More information

First 2 weeks of the cycle Dominated by Causes the to thicken and become engorged with blood At approximately day 14, an is released (ovulation)

First 2 weeks of the cycle Dominated by Causes the to thicken and become engorged with blood At approximately day 14, an is released (ovulation) 1 Chapter 39 Gynecology 2 External Genitalia : Muscular tissue that separates the vagina and the anus Mons pubis: Fatty layer of tissue over the pubic symphysis : Structures that protect the vagina and

More information

.org. Fractures of the Thoracic and Lumbar Spine. Cause. Description

.org. Fractures of the Thoracic and Lumbar Spine. Cause. Description Fractures of the Thoracic and Lumbar Spine Page ( 1 ) Spinal fractures can vary widely in severity. While some fractures are very serious injuries that require emergency treatment, other fractures can

More information

Abdominal Pain. E. James Radin, MD

Abdominal Pain. E. James Radin, MD Abdominal Pain E. James Radin, MD 1 2 Abdominal Pain Symptom of a multitude of organ problems GI, Vascular, Cardiac, Renal, Ob Gyn, Acute, sub acute, chronic Medication and drug induced No easy pre hospital

More information

CENTRAL TEXAS COLLEGE EMSP 1305 EMERGENCY CARE ATTENDANT. Semester Hours Credit: 3

CENTRAL TEXAS COLLEGE EMSP 1305 EMERGENCY CARE ATTENDANT. Semester Hours Credit: 3 CENTRAL TEXAS COLLEGE EMERGENCY CARE ATTENDANT INSTRUCTOR: Semester Hours Credit: 3 OFFICE HOURS: I. INTRODUCTION Course Description: First responder course in emergency medical care. Emphasis on requirements

More information

ITLS & PHTLS: A Comparison

ITLS & PHTLS: A Comparison ITLS & PHTLS: A Comparison International Trauma Life Support (ITLS) is a global organization dedicated to preventing death and disability from trauma through education and emergency care. ITLS educates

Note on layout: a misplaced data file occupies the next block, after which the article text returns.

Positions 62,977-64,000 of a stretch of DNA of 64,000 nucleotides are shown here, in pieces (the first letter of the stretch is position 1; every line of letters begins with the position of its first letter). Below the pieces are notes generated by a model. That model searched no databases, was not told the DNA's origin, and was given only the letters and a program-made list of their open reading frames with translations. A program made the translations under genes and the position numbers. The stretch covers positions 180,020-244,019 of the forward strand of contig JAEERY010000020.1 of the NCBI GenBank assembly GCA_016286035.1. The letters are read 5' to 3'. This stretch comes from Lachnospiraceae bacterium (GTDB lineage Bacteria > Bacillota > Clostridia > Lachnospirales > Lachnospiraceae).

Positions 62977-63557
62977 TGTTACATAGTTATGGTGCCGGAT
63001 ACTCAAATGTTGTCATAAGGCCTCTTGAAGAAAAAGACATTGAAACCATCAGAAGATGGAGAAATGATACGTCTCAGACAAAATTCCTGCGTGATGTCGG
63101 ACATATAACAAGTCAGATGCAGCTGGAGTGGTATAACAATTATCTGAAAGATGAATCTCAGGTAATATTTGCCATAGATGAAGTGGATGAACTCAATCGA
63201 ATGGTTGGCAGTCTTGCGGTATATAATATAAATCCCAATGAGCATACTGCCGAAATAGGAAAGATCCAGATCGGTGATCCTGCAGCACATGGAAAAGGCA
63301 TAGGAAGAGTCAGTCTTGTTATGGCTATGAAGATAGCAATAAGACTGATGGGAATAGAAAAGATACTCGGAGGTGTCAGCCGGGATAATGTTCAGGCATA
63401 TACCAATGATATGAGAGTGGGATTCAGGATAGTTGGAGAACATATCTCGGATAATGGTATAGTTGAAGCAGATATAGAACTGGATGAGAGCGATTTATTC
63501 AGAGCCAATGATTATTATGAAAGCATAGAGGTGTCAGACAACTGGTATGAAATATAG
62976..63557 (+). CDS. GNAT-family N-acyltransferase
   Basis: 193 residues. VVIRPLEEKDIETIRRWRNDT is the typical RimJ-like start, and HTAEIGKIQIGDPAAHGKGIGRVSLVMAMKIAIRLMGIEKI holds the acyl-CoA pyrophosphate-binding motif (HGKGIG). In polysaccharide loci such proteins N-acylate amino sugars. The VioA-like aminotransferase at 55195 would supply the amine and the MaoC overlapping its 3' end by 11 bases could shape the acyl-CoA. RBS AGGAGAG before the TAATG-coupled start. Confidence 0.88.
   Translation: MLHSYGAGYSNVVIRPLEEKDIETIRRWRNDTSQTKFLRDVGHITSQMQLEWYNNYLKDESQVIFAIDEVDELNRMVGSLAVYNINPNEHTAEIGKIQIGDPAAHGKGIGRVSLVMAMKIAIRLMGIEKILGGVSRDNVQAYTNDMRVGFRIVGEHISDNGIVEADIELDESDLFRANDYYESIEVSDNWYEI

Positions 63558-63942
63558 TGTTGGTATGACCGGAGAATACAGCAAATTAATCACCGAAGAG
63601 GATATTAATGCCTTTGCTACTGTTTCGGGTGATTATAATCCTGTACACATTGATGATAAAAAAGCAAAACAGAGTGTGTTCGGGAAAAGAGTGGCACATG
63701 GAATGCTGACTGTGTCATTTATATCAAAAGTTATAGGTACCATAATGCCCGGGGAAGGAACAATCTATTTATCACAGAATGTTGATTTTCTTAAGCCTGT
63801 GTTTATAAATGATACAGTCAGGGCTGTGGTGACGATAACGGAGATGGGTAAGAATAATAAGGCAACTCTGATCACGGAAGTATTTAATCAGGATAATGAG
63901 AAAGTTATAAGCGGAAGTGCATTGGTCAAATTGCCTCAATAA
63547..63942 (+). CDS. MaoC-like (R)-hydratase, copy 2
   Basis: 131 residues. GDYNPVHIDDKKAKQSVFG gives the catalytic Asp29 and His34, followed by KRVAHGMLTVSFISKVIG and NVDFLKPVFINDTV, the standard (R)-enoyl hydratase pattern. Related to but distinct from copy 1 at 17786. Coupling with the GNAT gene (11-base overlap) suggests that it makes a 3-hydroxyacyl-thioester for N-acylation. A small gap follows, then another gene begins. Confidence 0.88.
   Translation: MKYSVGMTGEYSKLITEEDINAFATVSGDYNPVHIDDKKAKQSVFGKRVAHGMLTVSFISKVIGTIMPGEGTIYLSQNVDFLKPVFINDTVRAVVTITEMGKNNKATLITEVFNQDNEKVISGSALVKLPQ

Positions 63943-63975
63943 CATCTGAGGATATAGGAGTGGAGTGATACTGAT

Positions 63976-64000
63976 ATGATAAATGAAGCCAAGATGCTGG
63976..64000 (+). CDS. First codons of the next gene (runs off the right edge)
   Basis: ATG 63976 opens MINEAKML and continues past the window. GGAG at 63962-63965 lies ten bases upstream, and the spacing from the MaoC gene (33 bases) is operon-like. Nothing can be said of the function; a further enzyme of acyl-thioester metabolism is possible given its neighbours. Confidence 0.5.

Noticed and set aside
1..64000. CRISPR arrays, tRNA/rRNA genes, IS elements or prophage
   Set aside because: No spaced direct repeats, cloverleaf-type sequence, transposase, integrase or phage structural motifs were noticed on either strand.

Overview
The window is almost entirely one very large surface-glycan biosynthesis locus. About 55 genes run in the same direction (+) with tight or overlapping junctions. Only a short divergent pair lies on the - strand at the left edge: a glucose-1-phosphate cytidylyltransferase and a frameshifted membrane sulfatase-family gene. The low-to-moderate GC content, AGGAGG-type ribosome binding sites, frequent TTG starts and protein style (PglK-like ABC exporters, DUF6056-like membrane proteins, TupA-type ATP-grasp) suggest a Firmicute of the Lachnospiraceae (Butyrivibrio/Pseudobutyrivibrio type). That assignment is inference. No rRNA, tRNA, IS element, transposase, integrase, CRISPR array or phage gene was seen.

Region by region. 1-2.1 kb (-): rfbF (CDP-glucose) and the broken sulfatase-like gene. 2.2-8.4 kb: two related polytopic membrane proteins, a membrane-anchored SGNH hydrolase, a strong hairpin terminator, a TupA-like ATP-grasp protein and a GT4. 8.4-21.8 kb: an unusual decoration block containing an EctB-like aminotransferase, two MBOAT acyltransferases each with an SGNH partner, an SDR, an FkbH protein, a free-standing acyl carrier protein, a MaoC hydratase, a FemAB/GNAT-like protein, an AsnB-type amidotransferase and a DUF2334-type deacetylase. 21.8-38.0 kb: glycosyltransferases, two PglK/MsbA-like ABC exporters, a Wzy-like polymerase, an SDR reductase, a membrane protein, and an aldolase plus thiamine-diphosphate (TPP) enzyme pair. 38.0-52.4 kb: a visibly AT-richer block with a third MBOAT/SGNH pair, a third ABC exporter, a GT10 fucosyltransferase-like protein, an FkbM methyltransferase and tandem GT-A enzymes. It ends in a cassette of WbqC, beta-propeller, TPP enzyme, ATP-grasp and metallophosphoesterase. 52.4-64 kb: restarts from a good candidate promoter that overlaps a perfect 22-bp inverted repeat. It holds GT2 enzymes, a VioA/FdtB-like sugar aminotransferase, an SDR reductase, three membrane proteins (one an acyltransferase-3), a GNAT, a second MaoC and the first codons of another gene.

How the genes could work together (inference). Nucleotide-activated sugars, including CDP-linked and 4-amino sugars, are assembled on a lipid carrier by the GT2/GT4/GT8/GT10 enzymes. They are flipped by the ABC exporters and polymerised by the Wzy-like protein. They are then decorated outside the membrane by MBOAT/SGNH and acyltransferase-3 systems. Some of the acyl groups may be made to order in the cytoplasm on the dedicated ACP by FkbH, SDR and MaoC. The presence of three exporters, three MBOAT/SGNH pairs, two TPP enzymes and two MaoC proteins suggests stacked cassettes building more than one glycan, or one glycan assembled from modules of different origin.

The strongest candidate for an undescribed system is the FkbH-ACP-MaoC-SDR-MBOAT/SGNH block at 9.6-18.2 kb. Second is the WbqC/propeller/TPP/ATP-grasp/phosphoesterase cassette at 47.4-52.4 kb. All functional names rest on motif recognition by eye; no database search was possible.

More information

BEST EVIDENCE APPROACH TO IMAGING PEDIATRIC BLUNT ABDOMINAL TRAUMA

BEST EVIDENCE APPROACH TO IMAGING PEDIATRIC BLUNT ABDOMINAL TRAUMA BEST EVIDENCE APPROACH TO IMAGING PEDIATRIC BLUNT ABDOMINAL TRAUMA Bryan J. Dicken, MSc, FRCSC, FAAP Associate Professor of Surgery Stollery Children s Hospital Objectives At the completion of this discussion,

More information

Pennsylvania Trauma Nursing Core Curriculum. Posted to PTSF Website: 10/30/2014

Pennsylvania Trauma Nursing Core Curriculum. Posted to PTSF Website: 10/30/2014 Pennsylvania Trauma Nursing Core Curriculum Posted to PTSF Website: 10/30/2014 PREFACE Care of the trauma patient has evolved since 1985, when the Pennsylvania Trauma Systems Foundation (PTSF) Board of

More information

PHTLS 8 th Edition. PreTest. February 2014 Version 1.0

PHTLS 8 th Edition. PreTest. February 2014 Version 1.0 PHTLS 8 th Edition PreTest Version 1.0 Pre-Hospital Trauma Life Support Provider Program Pre-Course Written Evaluation Answer Sheet Name: Course Number: Date: 1) A B C D 2) A B C D 3) A B C D 4) A B C

More information

Tim Erskine Chief, Trauma Systems and Research Ohio Department of Public Safety

Tim Erskine Chief, Trauma Systems and Research Ohio Department of Public Safety Tim Erskine Chief, Trauma Systems and Research Ohio Department of Public Safety » Describe Ohio s legal definition of trauma» List the anatomic and physiologic criteria to be used by when evaluating adult,

More information

HUMAN ANATOMY for CNA's & HHA's

HUMAN ANATOMY for CNA's & HHA's HUMAN ANATOMY for CNA's & HHA's INTRODUCTION Anatomy is the study of the structure of the organs and tissues of the human body. Our bodies are made up of tiny, microscopic building blocks called cells.